The U.S. economy added a better-than-expected 292,000 jobs in December, and the nation's unemployment held steady at 5 percent, according to the Labor Department.
Jobs added in October and November were also revised by the Labor Department, increasing by a total of 50,000.
Wage growth, however, continues to be sluggish.
There was a 1-cent decrease in average hourly earnings last month, bringing the figure to $25.24. Wages have increased 2.5 percent from one year ago.
Elise Gould, senior economist at the Economic Policy Institute, released this statement in response to the latest jobs figures:
With today's jobs report closing out 2015 we can now look at last year in the context of the recovery as a whole. Payroll job growth in December was stronger at 292,000 jobs. With the upwards revisions for the previous months as well, that raises the average for 2015 to 221,000 a month which, while solid, was still below the average of 2014. We would expect job growth to slow as the economy approaches full employment; however, it is obvious from the data that the economy is not there yet.
While unemployment has fallen, nominal wage growth, the prime-age employment-to-population (EPOP) ratio, and the labor force participation rate are all lagging. Prime-age EPOP is still under than halfway to its previous peak, a clear indication that many of the people we would expect to be working in a stronger economy are still on the sidelines.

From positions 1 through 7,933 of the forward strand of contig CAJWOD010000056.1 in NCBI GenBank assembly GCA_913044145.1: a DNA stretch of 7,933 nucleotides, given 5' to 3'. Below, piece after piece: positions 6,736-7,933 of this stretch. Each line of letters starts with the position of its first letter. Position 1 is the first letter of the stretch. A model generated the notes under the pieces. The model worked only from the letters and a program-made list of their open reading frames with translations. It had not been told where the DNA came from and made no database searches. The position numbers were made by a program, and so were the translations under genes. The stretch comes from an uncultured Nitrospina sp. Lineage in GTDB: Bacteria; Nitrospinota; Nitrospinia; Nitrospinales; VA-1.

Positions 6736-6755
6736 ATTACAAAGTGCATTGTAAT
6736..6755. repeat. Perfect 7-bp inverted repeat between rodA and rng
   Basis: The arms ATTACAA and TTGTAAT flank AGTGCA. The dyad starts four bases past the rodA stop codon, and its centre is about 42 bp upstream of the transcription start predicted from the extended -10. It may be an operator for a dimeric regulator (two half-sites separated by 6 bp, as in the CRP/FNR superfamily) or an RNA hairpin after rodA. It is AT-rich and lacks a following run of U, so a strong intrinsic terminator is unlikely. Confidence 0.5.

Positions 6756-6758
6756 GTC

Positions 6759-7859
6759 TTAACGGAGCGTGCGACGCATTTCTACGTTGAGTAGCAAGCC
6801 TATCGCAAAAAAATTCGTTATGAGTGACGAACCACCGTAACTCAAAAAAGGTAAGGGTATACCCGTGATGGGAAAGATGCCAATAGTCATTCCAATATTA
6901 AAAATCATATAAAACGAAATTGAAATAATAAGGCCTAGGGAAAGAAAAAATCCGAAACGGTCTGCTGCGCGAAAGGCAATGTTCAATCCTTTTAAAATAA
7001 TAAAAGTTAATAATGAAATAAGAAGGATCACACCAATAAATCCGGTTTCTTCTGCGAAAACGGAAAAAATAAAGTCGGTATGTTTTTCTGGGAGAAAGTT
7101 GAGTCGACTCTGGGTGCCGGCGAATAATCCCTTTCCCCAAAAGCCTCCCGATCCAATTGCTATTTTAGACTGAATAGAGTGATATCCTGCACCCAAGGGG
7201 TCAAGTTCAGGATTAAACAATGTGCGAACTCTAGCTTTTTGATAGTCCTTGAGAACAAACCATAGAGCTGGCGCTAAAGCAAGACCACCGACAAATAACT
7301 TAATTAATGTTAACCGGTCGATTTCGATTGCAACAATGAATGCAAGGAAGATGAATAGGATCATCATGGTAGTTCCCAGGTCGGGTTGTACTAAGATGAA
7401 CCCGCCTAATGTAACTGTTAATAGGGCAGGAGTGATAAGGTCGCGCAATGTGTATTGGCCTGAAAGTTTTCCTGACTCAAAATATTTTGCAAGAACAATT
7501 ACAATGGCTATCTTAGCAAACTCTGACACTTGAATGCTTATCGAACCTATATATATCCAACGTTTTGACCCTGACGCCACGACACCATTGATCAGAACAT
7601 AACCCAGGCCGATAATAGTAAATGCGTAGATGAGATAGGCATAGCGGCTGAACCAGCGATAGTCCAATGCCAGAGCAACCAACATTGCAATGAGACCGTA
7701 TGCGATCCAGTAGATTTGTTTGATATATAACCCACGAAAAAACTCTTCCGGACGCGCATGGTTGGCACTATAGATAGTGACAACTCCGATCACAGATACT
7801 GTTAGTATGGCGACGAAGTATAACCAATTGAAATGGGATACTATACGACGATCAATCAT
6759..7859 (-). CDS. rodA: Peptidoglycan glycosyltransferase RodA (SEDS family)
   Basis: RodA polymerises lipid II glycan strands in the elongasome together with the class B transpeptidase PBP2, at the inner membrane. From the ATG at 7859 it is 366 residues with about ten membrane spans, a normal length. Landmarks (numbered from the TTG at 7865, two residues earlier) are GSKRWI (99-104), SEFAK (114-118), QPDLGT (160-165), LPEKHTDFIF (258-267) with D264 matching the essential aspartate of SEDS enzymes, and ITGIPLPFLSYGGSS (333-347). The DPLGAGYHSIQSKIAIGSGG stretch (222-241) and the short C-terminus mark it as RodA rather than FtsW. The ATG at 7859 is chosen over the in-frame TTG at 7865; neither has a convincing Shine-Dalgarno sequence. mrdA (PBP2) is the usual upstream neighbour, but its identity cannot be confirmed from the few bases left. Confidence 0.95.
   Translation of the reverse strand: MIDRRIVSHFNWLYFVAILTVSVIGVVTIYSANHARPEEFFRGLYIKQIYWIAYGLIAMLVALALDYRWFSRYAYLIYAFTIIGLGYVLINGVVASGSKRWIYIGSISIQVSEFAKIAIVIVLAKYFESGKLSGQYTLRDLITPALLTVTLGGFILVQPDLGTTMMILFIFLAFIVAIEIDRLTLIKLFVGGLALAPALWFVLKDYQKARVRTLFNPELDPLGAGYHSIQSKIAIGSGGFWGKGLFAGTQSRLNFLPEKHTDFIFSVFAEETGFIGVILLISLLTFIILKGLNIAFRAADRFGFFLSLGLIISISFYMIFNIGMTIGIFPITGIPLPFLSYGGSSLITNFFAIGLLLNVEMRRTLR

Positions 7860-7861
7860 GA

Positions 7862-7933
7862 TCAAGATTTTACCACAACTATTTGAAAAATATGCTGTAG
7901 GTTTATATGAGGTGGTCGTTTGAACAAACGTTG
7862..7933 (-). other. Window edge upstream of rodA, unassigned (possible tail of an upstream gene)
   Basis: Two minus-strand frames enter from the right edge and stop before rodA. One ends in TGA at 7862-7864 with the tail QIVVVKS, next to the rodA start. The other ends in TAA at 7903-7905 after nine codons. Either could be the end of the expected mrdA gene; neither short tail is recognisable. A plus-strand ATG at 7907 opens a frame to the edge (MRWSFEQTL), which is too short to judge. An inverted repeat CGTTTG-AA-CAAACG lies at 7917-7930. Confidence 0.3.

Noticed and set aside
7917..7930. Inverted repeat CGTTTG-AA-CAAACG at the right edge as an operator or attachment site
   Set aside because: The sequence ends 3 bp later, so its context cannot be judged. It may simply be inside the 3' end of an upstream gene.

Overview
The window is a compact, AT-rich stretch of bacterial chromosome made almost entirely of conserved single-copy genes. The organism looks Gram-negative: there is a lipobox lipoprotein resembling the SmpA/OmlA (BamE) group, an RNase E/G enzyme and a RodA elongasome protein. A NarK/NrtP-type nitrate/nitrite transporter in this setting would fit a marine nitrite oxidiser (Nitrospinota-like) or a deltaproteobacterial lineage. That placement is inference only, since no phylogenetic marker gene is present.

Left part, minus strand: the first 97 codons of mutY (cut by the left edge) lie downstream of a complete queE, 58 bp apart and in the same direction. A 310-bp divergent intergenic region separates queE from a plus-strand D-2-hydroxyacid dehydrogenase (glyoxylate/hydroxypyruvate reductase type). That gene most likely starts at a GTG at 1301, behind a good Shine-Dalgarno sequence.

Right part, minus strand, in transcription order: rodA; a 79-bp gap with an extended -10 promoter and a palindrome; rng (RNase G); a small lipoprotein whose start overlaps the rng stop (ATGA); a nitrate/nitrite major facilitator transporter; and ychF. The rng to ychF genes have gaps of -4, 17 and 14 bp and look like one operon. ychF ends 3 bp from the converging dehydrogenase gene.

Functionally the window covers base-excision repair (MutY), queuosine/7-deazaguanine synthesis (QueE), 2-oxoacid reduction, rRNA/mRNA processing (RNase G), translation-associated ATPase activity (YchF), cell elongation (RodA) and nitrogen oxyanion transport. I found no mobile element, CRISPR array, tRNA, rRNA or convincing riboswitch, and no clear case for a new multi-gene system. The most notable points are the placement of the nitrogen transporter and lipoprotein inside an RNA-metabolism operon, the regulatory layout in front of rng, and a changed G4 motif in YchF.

Wages in December grew 2.5 percent year-over-year, bringing average nominal wage growth in 2015 to 2.2 percent. While the Fed has already nudged up short term interest rates, these weak wage data are an indication that they should hold off on further hikes. We need to see strong and sustained wage growth, above 3.5 percent, before it's safe to say we are at full employment and the Fed could act to slow the economy. In the absence of substantive policy changes to restore workers' bargaining power, a tight labor market is the one way left to improve living standards for the vast majority of workers and their families. In a full employment economy, there are fewer people lined up for every job and employers have to offer higher wages to attract and retain workers. This new year the Fed should resolve to keep rates low until the economy genuinely works for working people.